GASTEROPHILUS SPP PDF

Advice What is Gasterophilus spp? The bot fly looks similar to a bumblebee with a hairy head and can be yellow and brown, black and white or black and yellow. Your horse may not have any symptoms at all, but some bots can carry diseases or produce an infection that may create serious side effects. Also, the pain and irritation to the stomach may cause loss of appetite, which can affect nutrition and performance. The eggs are laid in areas where your horse can and will lick while grooming and this helps with the hatching stage and then transfers them to the mouth, where they will eventually make it into the stomach where they will hang out until the weather is warm again. Gasterophilus spp is a very common condition in horses caused by the bot fly Oestridae.

Author:Guk Mektilar
Country:Andorra
Language:English (Spanish)
Genre:Finance
Published (Last):8 June 2007
Pages:417
PDF File Size:20.2 Mb
ePub File Size:14.96 Mb
ISBN:587-2-52433-482-4
Downloads:85328
Price:Free* [*Free Regsitration Required]
Uploader:Arashinos



Within the United Kingdom there are three species of veterinary importance; G. Gasterophilus larvae Lamiot , Wikimedia Commons Identification Gasterophilus are medium to large flies at mm long, and are thought to look similar to drone bumble bees.

They have clear wings with brown patches, and produce creamy-white eggs, around mm in length Adults have non-functional mouthparts so cannot feed. Both G. Life Cycle Eggs are laid on the body of the host and either hatch spontaneously or are stimulated to hatch through an increase in warmth and moisture from the animal self-grooming.

They are laid in different areas according to species; G. The development of L1 into L2 occurs on the pharynx. L2 then attaches to the base of the tongue and slowly migrates to the stomach. L3 attaches to the squamous gastric mucosa along the margo plicatus, in the case of G. The larvae then remain and develop within the stomach for around months. They mature in the following spring or early summer generally between May and September , detach from their surface and are passed out in the host faeces.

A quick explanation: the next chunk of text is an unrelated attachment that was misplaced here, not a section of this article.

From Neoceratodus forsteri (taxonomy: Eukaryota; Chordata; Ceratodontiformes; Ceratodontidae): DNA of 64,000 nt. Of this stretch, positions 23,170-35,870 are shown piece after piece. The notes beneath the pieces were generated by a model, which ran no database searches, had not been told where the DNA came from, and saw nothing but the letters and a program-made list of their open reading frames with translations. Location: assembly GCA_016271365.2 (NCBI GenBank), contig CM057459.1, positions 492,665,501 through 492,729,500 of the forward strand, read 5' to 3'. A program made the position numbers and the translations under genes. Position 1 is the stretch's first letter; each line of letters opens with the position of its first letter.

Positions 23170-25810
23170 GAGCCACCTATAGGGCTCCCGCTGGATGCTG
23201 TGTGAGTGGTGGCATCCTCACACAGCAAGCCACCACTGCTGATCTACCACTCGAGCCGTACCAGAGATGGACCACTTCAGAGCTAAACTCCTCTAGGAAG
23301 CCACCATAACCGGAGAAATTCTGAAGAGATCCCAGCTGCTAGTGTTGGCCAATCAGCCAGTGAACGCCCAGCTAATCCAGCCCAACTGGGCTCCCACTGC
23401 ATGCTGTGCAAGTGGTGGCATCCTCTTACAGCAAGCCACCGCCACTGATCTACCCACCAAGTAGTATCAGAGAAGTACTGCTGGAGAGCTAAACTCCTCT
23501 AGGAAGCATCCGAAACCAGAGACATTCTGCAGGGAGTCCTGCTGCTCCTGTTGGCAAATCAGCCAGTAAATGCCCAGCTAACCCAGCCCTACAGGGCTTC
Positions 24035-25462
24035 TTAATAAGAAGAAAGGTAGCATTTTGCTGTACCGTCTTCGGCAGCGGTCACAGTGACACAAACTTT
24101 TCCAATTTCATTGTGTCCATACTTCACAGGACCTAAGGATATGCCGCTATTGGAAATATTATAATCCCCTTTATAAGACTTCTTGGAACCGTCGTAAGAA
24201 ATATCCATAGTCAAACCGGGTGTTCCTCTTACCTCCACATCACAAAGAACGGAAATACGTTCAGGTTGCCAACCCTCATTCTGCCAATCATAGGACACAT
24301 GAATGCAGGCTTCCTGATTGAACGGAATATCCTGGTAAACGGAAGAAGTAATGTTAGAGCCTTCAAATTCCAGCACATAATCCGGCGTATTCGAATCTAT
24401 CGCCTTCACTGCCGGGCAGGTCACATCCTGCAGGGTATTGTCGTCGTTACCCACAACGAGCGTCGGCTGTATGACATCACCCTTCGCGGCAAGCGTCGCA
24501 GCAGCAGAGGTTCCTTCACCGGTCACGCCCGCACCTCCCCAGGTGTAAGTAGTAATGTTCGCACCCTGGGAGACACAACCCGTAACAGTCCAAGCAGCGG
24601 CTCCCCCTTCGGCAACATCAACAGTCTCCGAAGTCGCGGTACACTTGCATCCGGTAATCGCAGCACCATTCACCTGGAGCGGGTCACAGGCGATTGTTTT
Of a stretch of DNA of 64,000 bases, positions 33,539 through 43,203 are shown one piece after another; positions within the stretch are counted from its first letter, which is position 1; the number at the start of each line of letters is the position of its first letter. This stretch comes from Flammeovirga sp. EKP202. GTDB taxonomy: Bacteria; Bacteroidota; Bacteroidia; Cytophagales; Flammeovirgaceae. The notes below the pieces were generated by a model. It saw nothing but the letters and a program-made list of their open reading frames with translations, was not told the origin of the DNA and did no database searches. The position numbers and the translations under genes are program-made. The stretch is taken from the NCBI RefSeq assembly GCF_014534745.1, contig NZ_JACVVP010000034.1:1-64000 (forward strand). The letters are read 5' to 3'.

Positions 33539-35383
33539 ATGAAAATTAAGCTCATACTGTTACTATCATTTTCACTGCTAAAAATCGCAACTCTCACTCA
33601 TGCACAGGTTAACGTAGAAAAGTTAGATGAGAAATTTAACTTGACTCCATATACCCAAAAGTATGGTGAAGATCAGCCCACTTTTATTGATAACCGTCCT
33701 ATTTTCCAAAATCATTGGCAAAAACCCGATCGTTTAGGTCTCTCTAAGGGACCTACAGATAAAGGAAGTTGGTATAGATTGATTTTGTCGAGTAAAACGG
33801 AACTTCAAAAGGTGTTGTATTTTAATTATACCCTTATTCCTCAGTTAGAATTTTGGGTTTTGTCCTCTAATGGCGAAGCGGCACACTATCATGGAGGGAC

Gasterophilus Notafly , Wikimedia Commons The larvae then penetrate the soil, where they transform into pupae and the flies hatch 30 to 40 days later. They are only found on pasture, as they do not survive well on stable bedding.

The pupae are known to be sensitive to frost, moisture and flooding, so the environmental conditions present play a significant role in the success of the parasite. Gasterophilus spp. Learning Resources.

AR15COM AMMO ORACLE PDF

Gasterophilus spp in Horses

There are six species of Gasterophilus: G. Ranges through the Old World and infects the mouth, tongue, esophagus and stomach of horses, donkeys and zebras Larva[ edit ] In the third larval stage, the larvae have a length that can go from 1. They have a hooked mouthpart that allows them to attached into the gastrointestinal tract of the infected animal and a rounded body that is covered with spines rows, which quantity varies from different species. After this stage, the larva is excreted with the animal feces in the form of a pupa. Although they have non-functional mouthparts, the reason why they are unable to feed themselves [3]. Life cycle[ edit ] The first stage: During the summer months, the full-grown Gasterophilus laid them eggs over the hair, face, and extremities of their future host these eggs are laid on different portions of the body according to the various Gasterophilus species. Due to the animal grooming that starts after seven days from its laid [5] , the hatched larvae end up in the host mouth and tongue where they get attached for more than a month before being ingested.

UL 746B PDF

.

GHOSTS OF ASCALON PDF

.

AUDIO TECHNICA ES945 PDF

.

Related Articles